Hydrosol, also known as floral, herbal or essential water or hydrolate or herbal distillate (phew!) is a water solution that remains after producing an essential oil in the process of distillation. Hydrosols contain water soluble plant compounds, water-loving acids and approximately .02% essential oil: high acidity (pH 3.6-6.1) means they're antiseptic and anti-inflammatory, while the tiny amount of essential oil imparts a beautiful aroma making it a safer and less irritating alternative to the essential oil itself. Hydrosols can't be obtained by mixing water and essential oil, and the best hydrosols aren't byproducts of essential oil distillation, but are distilled specifically for their therapeutic benefits.
Hydrosols' subtle aroma, astringency and anti-bacterial properties make them an ideal ingredient in facial toners, body and room sprays, bath products and creams. However, being water-based products, they're less stable than oils and usually require a preservative to prevent contamination.
People have been using hydrosols in food, religious ceremonies and healthcare for centuries: rose water or orange flower water are common ingredients in Arab, Mediterranean and French desserts, such as delicious madeleines, marzipan and marshmallows. Sweet treats aside, many natural and organic skincare companies have started using various hydrosols in their formulations for the benefit of our skin.
Let's take a look at some of the most common hydrosols:
Lavender (Lavendula Angustifolia) hydrosol - gentle, soothing and balancing, ideal as toner for all skin types, especially those which are damaged or sunburnt; also great as a compress to relieve stress or headache
Rose (Rosa damascena) hydrosol - again, fabulous toner for all skin types that smells exactly like a rose garden. It's both moisturizing & beneficial for dry or mature skin types, as well as balancing, as it controls sebum production in combination/oily skin types. It's gentle enough to use on troubled skin and works great in facial masks or combined with other hydrosols.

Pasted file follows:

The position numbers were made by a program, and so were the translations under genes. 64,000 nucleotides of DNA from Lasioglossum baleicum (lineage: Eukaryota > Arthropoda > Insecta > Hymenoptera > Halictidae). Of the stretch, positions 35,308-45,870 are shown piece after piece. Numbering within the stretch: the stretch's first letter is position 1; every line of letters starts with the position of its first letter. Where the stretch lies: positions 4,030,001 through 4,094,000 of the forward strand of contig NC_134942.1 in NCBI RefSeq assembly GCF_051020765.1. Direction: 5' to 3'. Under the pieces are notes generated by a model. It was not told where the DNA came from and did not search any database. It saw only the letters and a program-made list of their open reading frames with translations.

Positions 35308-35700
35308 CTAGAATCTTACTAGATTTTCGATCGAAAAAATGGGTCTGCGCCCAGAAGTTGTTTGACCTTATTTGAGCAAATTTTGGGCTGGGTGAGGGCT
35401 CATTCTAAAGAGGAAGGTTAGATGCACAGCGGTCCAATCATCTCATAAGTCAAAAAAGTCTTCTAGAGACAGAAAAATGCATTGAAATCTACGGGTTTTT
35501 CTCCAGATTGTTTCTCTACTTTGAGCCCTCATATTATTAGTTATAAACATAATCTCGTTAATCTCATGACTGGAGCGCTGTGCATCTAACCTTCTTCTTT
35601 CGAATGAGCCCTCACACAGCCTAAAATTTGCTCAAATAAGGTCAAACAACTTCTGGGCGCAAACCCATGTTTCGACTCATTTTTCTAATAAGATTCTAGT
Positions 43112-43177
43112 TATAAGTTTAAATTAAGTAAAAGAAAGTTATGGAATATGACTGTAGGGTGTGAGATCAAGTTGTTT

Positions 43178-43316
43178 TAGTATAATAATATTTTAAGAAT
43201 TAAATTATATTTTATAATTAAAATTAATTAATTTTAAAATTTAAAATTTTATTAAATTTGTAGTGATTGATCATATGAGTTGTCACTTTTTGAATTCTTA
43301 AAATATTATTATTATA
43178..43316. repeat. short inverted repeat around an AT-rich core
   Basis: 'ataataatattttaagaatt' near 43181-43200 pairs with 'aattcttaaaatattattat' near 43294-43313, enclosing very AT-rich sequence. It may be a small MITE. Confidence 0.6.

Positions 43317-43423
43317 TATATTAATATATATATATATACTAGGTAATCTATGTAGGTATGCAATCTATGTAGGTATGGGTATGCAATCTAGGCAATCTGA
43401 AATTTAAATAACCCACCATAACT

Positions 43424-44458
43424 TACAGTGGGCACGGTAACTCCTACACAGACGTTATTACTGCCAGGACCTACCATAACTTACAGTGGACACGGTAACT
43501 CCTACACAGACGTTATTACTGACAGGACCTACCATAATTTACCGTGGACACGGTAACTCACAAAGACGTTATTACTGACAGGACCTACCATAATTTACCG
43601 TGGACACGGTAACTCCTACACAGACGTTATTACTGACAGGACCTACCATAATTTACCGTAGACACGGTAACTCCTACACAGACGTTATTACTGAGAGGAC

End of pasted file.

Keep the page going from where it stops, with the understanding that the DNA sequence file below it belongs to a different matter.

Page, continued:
Rose Geranium (Pelargonium graveolens) hydrosol - great for cellular regeneration, balancing for both dry and oily skin types, it's also useful for baths. When inhaled, it has a cooling and antidepressant effect and can be also taken internally to regain hormonal balance.
Neroli/ Orange Blossom (Citrus aurantium) hydrosol - smells good enough to drink, like sweet, freshly squeezed oranges :) Neroli hydrosol has uplifting, calming and refreshing properties and, being mildly astringent, is best suited for oily or acneic skin, but gentle enough to use on sensitive skin as well.
Cucumber (Cucumis sativus) hydrosol - you guessed it, this hydrosol smells like freshly sliced cucumbers with a sweet, melonlike note. Cooling and anti-inflammatory, it's amazing for rashes and irritated skin, and used as an eye compress, relieves puffinnes and redness. As a toner, it firms the delicate facial skin and combats fine lines, and can also be used as a refreshing mist throughout the day to keep skin cool and matte.
Witch Hazel (Hammemelis virginiana) hydrosol - witch hazel distillate is the most common hydrosol and has been sold in the US for over 150 years. However, what is available commercially usually has alcohol added to it for preservation, so read the label carefully before buying (I've seen some witch hazel hydrosol-based toner without alcohol in my local Whole Foods, so you could try there). It has antifungal, antiseptic and anti-inflammatory properties and because it has little odor, is also readily used by men. It's wonderful for both teenage skin as well as mature skin since it's packed with antioxidants. Heals blistered or cracked skin, which makes it a wonderful treatment for soothing eczema and psoriasis.
I think my next choice of facial toner will definitely be a hydrosol, but I'm torn between witch hazel and rose... I guess I'll just get both and mix them; that's another fabulous thing about hydrosols, you can mix them together liberally to create your own blend tailored specifically to your skin's needs and taste. Have you ever tried hydrosols or hydrosol-based toners? xxx